China is the new America – that's the message being relayed to Northern Ireland entrepreneurs at a series of businessbriefings hosted this week by the Confucius Institute at the University of Ulster (CIUU).
Three briefings have been organised by CIUU in conjunction with Londonderry Chamber of Commerce, Carrickfergus Council and Belfast City Council.
Speaking at the University's Magee campus today, businessman Philip Gilliland, who is President of the Londonderry Chamber of Commerce, stressed the need for Northern Ireland companies to engage with China.
Mr Gilliland, who has extensive commercial experience in developing markets in China, South Asia and Eastern Europe, told his audience of business people, entrepreneurs and academics: “Entrepreneurs really need to get the message that China is the new America in terms of market.
“The size of the middle class market in China is already 135 million people which is already one third the size of the European Union’s middle class market and by 2030 that figure will exceed the entire population of the EU. If we don’t realise the potential that China has as a market then we will have missed a trick.
“We need to culturally understand how the Chinese operate. We understand American culture because we see it on television all the time. However, we will have to work a bit harder to understand culturally what makes Chinese people tick.”
The business networking breakfasts are part of a series of events organised for Chinese Culture Week, celebrating the launch of Northern Ireland’s only Confucius Institute at the University of Ulster by China’s most senior woman politician Madam Liu Yandong.
Professor Cathal Brugha of UCD, author of ‘Doing Business in China’, who is also addressing the briefings, observed: “China wants to build relationships.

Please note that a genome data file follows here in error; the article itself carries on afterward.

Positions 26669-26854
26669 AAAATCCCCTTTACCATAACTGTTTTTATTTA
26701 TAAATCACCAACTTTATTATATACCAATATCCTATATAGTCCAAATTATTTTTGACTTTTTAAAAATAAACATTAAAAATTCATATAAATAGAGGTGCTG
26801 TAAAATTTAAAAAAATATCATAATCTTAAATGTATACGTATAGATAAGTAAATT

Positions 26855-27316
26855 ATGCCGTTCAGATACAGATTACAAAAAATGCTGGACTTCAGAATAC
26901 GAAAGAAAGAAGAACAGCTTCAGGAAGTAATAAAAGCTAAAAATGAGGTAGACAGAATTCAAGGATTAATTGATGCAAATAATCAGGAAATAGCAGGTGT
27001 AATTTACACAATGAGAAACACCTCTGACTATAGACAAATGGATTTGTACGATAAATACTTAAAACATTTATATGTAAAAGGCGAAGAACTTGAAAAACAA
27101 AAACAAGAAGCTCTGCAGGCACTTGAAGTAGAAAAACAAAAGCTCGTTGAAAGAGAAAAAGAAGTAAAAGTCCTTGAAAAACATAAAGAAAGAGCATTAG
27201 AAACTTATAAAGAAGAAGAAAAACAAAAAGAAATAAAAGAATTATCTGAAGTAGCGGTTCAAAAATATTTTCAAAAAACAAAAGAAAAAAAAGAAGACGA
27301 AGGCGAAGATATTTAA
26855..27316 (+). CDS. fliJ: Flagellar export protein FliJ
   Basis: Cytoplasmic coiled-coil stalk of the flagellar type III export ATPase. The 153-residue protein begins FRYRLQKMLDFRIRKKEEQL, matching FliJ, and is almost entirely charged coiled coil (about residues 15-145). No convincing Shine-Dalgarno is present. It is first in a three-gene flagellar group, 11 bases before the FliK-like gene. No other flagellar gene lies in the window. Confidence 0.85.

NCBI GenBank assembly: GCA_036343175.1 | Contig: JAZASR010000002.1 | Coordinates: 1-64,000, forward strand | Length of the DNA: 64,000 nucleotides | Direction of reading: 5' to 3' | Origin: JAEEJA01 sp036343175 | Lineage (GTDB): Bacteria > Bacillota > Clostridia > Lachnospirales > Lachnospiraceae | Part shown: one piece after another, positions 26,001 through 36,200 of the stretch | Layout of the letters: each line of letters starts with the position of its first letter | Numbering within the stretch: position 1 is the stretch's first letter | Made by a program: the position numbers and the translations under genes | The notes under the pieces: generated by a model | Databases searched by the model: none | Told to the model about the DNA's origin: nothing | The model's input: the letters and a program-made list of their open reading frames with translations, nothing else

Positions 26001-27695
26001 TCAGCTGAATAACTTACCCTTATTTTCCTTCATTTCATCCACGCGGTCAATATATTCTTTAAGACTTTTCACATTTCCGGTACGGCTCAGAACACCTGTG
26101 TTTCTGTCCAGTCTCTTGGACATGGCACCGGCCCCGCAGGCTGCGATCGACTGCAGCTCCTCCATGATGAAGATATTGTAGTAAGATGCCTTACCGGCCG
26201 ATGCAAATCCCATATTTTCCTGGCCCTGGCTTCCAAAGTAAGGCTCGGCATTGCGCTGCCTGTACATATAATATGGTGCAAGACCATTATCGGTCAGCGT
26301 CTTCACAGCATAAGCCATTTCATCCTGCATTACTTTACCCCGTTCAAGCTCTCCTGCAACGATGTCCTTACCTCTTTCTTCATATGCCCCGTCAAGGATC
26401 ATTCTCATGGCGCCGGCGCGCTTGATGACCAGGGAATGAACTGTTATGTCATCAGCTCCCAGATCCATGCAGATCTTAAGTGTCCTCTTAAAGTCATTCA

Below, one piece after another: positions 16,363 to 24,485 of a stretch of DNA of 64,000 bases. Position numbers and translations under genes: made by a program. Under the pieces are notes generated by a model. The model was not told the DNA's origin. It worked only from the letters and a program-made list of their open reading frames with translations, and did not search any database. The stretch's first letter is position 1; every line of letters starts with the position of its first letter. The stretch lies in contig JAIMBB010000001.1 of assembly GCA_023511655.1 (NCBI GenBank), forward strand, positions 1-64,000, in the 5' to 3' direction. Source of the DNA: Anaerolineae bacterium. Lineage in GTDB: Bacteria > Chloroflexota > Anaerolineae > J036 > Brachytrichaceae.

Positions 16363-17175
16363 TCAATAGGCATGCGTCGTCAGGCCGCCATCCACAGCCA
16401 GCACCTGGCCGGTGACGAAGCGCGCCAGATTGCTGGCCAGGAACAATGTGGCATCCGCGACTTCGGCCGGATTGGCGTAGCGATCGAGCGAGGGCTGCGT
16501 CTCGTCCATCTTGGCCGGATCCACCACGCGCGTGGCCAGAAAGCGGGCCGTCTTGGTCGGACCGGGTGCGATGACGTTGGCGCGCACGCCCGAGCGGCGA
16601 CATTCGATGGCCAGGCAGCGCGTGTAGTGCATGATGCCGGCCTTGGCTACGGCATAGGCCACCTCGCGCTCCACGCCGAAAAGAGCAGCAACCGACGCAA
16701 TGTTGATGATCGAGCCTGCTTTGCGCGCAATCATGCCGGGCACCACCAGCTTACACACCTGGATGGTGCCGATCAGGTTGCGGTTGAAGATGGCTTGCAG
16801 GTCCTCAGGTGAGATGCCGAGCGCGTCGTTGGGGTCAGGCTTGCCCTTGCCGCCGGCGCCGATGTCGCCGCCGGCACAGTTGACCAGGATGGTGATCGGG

“It wants to do business and there are great opportunities for anyone. Chinese people are competent, hard working, focused and family orientated.
“Business owners here need to think long term and be prepared to travel to China again and again and fall in love with the place. It’s also a place for young people and the opportunities for success are enormous.
“China wants to get back to where it was in the 19th Century – a major trading power in the world. They want to do business with us because we are English speaking, we’re friendly and we’re in Europe.”
The briefings explore opportunities for local companies to build relationships in the Chinese marketplace.
The Belfast City Hall briefing will also feature contributions from Homson Shaw of Zhejiang University of Media and Communications and Co-Director of the Confucius Institute, from Professor Pol O’Dochartaigh, Dean of the Faculty of the Arts at Ulster, and from Alderman Christopher Stalford, Chair of Belfast City Council Development Committee.
Eddie Friel, from Ulster’s Office of Innovation, said: “Local companies are always looking to develop their export markets and, China, given its position as the world’s most populous nation, provides a massive opportunity.
“It is important that companies research their markets thoroughly and are aware of the issues which may confront them, particularly when trying to access a market with a different business culture.
“The University of Ulster currently has two of its Spin-Out businesses active in the Chinese market. It has proven to be an excellent sales opportunity, as well as a supplier, providing competitive advantage to our own technological base.
“Participants at the event today had the opportunity to hear from speakers who have significant experience of issues that might confront local businesses when breaking into new markets, and have been given excellent guidance on how they might overcome such challenges.”
A ‘Doing Business in China’ briefing is taking place in the Jubilee Hall in Carrickfergus Town Hall at 7pm this evening and at 8.30am tomorrow in Belfast City Hall.
For further information on Chinese Culture Week or to view a full programme of events across the University of Ulster’s four campuses visit: http://www.ulster.ac.uk/confucius/